Pay Per Click – PPC Management & Strategy

Pay Per Click Strategy Using Modified Broad Match Type


Overview of PPC here

If you are brand new to adwords, then you’ll need to sign up, and then sign in.

Create a new campaign by clicking on the ‘Campaigns’ tab near the top, and the clicking the red ‘+ campaign’ button near the left.  This strategy works best on Search Network Only.  Fill in all the relevant details such as language, location, and put the default bid as a low amount just to start off – we’ll modify that later if necessary.

Pay Per Click

Put in your landing page – this is the page of your website, that you want people to go to, after clicking on your advert. Make it as relevant as possible to the product/service being sold.   Now leave this for a second, and open a new tab.
For a new campaign, you’ll need to research your keywords:

If you are creating a brand new campaign, then you will need to gain some keyword suggestions from the Google Keyword Planner

Click the top option – Search for new keyword and ad group ideas

Then type in a relevant keyword.  For example, if you sell tennis equipment, try searching terms like “tennis balls”.
Look out for the longer phrases. For example “tennis balls” may be an expensive keyword to bid on, but a more specific keyword like “used Slazenger yellow tennis balls” may cost less to bid on.
Traffic from more specific and longer ‘long tail’ keywords often convert to sales more effectively.  This is because people searching specific terms tend to be ‘buyers’ not ‘browsers’.

If you are taking over, or giving some love to a pre-exisiting campaign, then you can grab some great keyword data from the account.
Click into an Ad Group, then click Details, then “All” (under SEARCH TERMS):

Pay per click strategy

You should now see a list of keywords/search terms.

These are the keywords which were typed into google and searched for; and then resulted in your advert(s) being shown.

Have a look for any keywords which are completely irrelevant; and add them to negative keywords for the entire campaign.

For example, if you have a tennis shop, someone searching for “soccer balls” is not much use. So add “soccer” as a negative keyword in the campaign.

To add negative keywords, click into an Ad Group and then click on the keywords tab, then “Negative Keywords” which is near the bottom left (see screenshot above, Negative Keywords is in blue text).
To add a negative keyword to the whole campaign, add in to the list on the right hand side.

Find Keywords from the list which are relevant, and which have a high CTR (Click through rate) and/or conversion.

For example “Slazenger Tennis Balls” might have generated impressions of your “tennis balls” advert.

Create a new Ad Group just for Slazenger Tennis Balls and create 3 to 4 adverts just for Slazenger Tennis Balls.

Whenever you are asked for keywords, enter them in the keywords box with the plus-sign in front of each word +

So if you are making an advert for Slazenger Tennis Balls, enter it as:

+Slazenger +Tennis +Balls

This ensures it is a ‘modified broad match’ keyword.

Modified broad match Pay per click

This means that a user much search using a phrase that contains all 3 of the words Slazenger, tennis and balls; or a very close match.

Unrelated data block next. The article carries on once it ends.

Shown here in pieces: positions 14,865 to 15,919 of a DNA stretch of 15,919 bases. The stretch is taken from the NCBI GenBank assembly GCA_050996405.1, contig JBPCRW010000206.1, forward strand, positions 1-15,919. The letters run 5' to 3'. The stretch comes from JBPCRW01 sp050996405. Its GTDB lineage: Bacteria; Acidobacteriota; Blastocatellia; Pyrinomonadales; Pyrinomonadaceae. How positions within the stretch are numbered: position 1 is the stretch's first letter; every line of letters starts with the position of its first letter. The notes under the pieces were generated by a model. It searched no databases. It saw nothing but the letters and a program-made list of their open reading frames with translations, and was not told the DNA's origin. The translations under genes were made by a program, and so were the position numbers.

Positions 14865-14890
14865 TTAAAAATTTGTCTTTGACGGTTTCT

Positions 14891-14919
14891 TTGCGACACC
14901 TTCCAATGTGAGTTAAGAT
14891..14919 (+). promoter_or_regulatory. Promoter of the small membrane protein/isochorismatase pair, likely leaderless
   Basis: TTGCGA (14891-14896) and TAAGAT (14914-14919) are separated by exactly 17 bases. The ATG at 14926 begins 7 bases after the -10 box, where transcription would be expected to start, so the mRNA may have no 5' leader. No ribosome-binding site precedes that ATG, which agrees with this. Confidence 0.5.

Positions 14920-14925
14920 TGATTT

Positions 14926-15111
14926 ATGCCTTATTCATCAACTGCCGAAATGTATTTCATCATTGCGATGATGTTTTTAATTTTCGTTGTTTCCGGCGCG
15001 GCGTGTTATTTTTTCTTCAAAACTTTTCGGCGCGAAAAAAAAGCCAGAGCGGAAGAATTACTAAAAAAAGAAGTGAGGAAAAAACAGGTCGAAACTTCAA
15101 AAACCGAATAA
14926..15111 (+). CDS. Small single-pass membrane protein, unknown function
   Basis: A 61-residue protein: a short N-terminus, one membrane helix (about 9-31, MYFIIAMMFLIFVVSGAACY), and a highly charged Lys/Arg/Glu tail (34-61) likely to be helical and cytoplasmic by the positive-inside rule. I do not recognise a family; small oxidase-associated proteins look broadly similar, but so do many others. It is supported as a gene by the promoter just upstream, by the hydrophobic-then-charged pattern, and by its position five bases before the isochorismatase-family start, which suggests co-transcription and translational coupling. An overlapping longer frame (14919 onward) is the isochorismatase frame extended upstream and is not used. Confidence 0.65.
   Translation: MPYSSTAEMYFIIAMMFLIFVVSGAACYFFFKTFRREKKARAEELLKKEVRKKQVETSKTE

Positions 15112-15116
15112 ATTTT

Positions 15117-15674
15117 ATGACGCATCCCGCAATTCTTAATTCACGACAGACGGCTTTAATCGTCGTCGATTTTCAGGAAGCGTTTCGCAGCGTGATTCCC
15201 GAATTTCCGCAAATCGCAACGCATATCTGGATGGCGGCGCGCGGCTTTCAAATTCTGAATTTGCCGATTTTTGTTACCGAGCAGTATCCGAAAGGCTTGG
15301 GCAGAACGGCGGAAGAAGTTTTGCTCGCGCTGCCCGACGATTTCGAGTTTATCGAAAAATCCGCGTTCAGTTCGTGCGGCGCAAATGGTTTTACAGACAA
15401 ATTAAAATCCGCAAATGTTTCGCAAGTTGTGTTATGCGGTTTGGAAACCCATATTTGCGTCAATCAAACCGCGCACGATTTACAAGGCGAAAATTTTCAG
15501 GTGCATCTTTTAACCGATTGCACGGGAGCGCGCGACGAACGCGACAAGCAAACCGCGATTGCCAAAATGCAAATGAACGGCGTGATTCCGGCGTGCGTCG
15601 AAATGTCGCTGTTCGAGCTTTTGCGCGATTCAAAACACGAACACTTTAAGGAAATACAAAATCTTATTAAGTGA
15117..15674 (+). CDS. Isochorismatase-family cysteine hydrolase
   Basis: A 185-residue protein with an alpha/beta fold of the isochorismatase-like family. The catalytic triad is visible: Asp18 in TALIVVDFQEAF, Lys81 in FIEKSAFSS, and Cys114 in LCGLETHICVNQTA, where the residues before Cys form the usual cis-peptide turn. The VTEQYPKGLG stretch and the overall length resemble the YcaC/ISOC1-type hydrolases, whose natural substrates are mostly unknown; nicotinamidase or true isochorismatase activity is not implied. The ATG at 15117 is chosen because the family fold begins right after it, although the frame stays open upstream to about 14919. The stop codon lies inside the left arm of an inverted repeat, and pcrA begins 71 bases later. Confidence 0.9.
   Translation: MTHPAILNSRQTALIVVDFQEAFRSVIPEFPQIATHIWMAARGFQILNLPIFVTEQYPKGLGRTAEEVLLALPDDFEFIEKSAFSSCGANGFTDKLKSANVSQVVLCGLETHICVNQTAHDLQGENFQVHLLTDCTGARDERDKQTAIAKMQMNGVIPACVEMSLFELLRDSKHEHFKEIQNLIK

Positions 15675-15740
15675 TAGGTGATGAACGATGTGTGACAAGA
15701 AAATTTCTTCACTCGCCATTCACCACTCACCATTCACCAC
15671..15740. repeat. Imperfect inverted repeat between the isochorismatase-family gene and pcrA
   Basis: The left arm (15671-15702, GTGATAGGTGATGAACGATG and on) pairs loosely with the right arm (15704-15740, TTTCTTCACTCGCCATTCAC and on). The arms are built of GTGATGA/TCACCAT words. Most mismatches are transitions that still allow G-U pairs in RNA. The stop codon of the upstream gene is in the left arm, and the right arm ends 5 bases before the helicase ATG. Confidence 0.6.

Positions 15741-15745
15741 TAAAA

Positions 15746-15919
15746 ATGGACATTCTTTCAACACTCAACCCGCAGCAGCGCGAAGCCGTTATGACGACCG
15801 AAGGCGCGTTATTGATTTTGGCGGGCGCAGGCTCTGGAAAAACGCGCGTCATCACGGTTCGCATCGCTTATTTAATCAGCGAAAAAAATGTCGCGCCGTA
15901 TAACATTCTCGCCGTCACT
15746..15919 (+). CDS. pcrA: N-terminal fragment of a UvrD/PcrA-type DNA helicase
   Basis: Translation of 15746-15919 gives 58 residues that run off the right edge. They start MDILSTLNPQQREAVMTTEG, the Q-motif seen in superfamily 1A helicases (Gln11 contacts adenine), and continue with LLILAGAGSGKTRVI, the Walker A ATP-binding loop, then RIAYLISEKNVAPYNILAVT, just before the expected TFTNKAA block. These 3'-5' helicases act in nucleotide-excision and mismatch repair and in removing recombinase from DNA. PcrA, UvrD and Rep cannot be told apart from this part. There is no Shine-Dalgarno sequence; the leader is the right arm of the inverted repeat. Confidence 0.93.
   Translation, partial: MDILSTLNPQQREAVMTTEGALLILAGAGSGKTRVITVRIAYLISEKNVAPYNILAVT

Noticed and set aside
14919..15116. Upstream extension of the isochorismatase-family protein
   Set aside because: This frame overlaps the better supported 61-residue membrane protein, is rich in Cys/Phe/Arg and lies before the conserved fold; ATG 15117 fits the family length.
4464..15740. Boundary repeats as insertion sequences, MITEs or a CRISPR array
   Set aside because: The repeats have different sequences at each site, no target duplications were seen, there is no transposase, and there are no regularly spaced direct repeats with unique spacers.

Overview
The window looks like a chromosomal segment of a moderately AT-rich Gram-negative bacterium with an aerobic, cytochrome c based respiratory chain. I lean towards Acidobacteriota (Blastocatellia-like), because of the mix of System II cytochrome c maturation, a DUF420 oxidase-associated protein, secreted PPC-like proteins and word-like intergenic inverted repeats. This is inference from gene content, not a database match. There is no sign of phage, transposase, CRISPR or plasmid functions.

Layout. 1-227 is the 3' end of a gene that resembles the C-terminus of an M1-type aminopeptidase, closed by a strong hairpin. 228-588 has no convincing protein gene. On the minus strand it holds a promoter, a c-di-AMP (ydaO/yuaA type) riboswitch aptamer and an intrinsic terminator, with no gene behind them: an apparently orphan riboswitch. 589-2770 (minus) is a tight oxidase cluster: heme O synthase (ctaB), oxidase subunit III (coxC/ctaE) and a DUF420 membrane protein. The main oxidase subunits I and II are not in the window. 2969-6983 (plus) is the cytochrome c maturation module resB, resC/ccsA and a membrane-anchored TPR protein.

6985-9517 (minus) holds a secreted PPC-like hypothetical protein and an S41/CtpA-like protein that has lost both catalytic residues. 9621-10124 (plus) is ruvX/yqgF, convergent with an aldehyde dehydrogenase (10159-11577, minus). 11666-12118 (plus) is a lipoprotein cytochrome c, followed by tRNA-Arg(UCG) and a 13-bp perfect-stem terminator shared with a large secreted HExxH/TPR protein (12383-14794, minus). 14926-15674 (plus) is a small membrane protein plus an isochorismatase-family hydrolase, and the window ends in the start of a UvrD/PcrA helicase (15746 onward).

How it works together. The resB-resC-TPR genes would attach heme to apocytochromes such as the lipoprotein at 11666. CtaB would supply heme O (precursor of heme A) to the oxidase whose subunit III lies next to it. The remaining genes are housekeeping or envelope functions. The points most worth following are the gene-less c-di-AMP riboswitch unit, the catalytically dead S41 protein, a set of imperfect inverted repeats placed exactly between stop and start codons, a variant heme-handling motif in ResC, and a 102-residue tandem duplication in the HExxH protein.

When making the adverts, always put a full stop after the first description line to truncate the advert text when it is shown down the right hand side of a results page.

Keep Slazenger Tennis Balls in the headline.
Add some unique, selling points to the first description.
Use hyphens between selling points, and put the first letter of each word in capitals.

To finish off the advert click on the ad extensions tab (to the right of the keywords tab).
Create an ad extension by click the red button.
Try adding “site links”.  These are separate links to your website, that will show at the bottom of your advert.  Not many people click on the actual site-links, but they will make your advert appear bigger.  You could do a site-link for each make of tennis ball that you sell. For example.


So that’s it really.
– Find some effective ‘long tail’ or specific keywords relevant to your adverts, using the KW planner or using the Search Terms showing in your Ad Groups.
– Add the keywords with the plus-sign (+) before each individual word to make them modified broad match.
– One by one, create 1 ad group for each specific keyword.
– Create 3 or 4 different adverts for each keyword.
– Include ad extensions.
– Place a full stop at the end of the first description line.
– Pause the worst performing adverts after you have had them running for a couple of weeks or when each advert has had over 100 impressions.

– To make sure that the most relevant adverts show up on searches, it is important to ‘negative out’ the more general Ad Groups.
– For example, if we have an Ad Group for “Tennis Balls” ; and another Ad Group for “Slazenger Tennis Balls”; then add “Slazenger” as a negative keyword for the “Tennis Balls” Ad Group.

Experiment with 2 lines of selling points, separated by hyphens; and try one line with selling points and the next line with a call to action.
In each ad group have a more cheesey & upfront style of text,  and an advert or 2 with a more subtle style – no exclamation mark, no call to action.
Try starting each word in the advert text with a capital.
Keep the actual keyword in the headline.

Make your landing page as specific and relevant as possible – e.g. one landing page per brand would be ideal.  The less clicks away a purchase is, the better.
Remember, people are very inpatient.

Good Luck!


Drew Griffiths


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